BACOLOD

Abellanosa: In defense of Private Schools

Fringes and frontiers

MUCH has been said about private schools as they prepare for the opening of classes despite the pandemic. A particular issue is the "tuition fee," which according to critics should decrease because most if not all sessions after all will be online. A certain senator argued that miscellaneous fees should be lowered because facilities are not used anyway and some services are not availed.

I agree with the idea that schools should not overprice these days as they should not contribute to the burden of parents. However, I would not agree that we immediately jump into the conclusion with the impression that we create through our reactions that all private schools are profiteering. Let us be fair in our remarks because the fact is, many private schools are having serious losses.

Here we go again with politicians who are very keen on investigating what they perceived as anomalies except for their own. The problem is they do not even talk to the heads of schools and at least ask how they have managed to survive these days and thus, not contribute to the increasing joblessness in this godforsaken country.

An apparently objectionable contention is the idea that education should be cheaper because lessons are conducted online. While it is understandable that this is the initial impression, however, everyone should rethink whether this is a correct one. The question concerning the “pricing of education” can best be answered by quantifying everything that are considered necessary elements in the delivery of education. Thus, it is true that buildings are no longer used and some services cannot be availed (e.g. dental service, athletics, etc.) but we should not disregard that many functions should also be created if only to make the delivery of online education effective.

Truth be told, online education is as expensive or is more expensive if taken seriously. Ironically, there is also that push, and still from a senator, for private schools to ensure that they would not end up as diploma mills. This now leads us to wonder and ask: so how can you expect quality education to be offered without even spending anything or spending less?

Of course, let us leave some room for the possibility of certain private schools that are too venturesome in their enterprising. Again, truth be told, in times of war and peace there are always some business-minded individuals who would love to capture the market if only to enrich themselves. But I believe, in all seriousness, that this issue should be thrown back to the government. Why have we allowed some private schools to be like this?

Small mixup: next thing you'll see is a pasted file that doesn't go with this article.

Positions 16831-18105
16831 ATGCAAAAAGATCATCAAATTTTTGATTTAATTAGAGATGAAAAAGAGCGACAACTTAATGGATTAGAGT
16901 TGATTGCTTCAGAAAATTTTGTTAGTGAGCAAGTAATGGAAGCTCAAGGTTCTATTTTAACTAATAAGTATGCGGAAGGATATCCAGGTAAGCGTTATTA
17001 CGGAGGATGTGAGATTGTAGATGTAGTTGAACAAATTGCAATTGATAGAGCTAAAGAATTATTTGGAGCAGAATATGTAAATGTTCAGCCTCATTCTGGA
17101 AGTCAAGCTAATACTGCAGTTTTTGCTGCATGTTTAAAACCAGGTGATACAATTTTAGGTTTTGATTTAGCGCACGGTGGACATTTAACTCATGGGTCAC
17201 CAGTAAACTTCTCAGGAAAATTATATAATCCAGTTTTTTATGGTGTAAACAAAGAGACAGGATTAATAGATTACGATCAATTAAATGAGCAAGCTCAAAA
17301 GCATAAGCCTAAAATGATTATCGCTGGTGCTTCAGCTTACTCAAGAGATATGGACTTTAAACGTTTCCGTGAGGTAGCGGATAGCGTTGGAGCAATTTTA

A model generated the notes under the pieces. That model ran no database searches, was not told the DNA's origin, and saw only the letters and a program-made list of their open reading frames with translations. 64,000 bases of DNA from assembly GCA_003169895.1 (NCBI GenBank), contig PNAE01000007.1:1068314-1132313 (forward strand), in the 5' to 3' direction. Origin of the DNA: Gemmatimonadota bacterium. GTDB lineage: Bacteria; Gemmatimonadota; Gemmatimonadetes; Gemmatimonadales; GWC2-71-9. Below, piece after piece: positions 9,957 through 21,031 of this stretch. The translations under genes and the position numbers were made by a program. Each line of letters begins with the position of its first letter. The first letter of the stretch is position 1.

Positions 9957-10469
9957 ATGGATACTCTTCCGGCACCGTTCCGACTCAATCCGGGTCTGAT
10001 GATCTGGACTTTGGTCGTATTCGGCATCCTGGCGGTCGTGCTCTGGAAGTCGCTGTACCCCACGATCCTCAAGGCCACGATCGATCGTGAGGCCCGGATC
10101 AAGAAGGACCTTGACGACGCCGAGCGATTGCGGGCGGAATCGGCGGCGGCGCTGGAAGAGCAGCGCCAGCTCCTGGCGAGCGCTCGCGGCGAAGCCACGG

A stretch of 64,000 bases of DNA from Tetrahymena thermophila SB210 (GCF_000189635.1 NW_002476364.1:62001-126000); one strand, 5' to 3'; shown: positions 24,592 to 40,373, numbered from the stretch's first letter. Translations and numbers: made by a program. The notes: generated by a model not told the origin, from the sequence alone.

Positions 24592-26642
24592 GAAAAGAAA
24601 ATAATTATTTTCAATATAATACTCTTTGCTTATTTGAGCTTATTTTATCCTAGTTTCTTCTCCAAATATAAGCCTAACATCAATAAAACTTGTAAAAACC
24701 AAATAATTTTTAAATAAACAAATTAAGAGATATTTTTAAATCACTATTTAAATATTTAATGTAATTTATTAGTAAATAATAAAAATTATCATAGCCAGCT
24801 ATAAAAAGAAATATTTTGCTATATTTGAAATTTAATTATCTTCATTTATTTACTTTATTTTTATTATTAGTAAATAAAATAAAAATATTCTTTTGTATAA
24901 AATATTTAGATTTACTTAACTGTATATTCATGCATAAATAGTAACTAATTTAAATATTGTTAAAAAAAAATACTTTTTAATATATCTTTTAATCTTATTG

The answer is obvious. The government has never prioritized education in its agenda. I am not saying that there is no budget for education because there is. But by prioritization I mean that the desired ability of our government to systematically study the role of education in national development. Where is the blueprint of our educational system? What plan do we really have for the education of our people in this country? The blueprint should include that needed clarification on the dynamics of public and private schools.

And because the obvious answer is that “there is no answer” to the foregoing, the invisible hand of the market has made it almost the rule of nature for private institutions to emerge and compete. For many years, and even up to now, this country has been relying on the prestige of private colleges and universities and their products. It is the government then that is mainly responsible for the privatization of education. It passed on to those who can what it feels it cannot handle. Public education has remained where it is, and we do not need to describe in detail the quality of our public schools.

Anyone who would like to look for proof of what has been said may simply turn their gaze to the reliance of some public schools on private schools for teacher training, outreach activities and even the use of facilities. We do not need to elaborate on what is obvious.

I would like to end up with a suggestion. We should not go to either extreme of the ideological spectrum. Abolishing private education to the extent of having an all-out state-regulated education is not good; apparently, this is totalitarian. We cannot also allow too much of privatization in education; many cannot afford expensive schooling. But if the government truly understands and believes that education is a fundamental need for everyone’s welfare then it should invest more in state-sponsored scholarships for the poor to enter whatever kind of school they want to, either public or private. After all, the young people we train are the future workers of the state.


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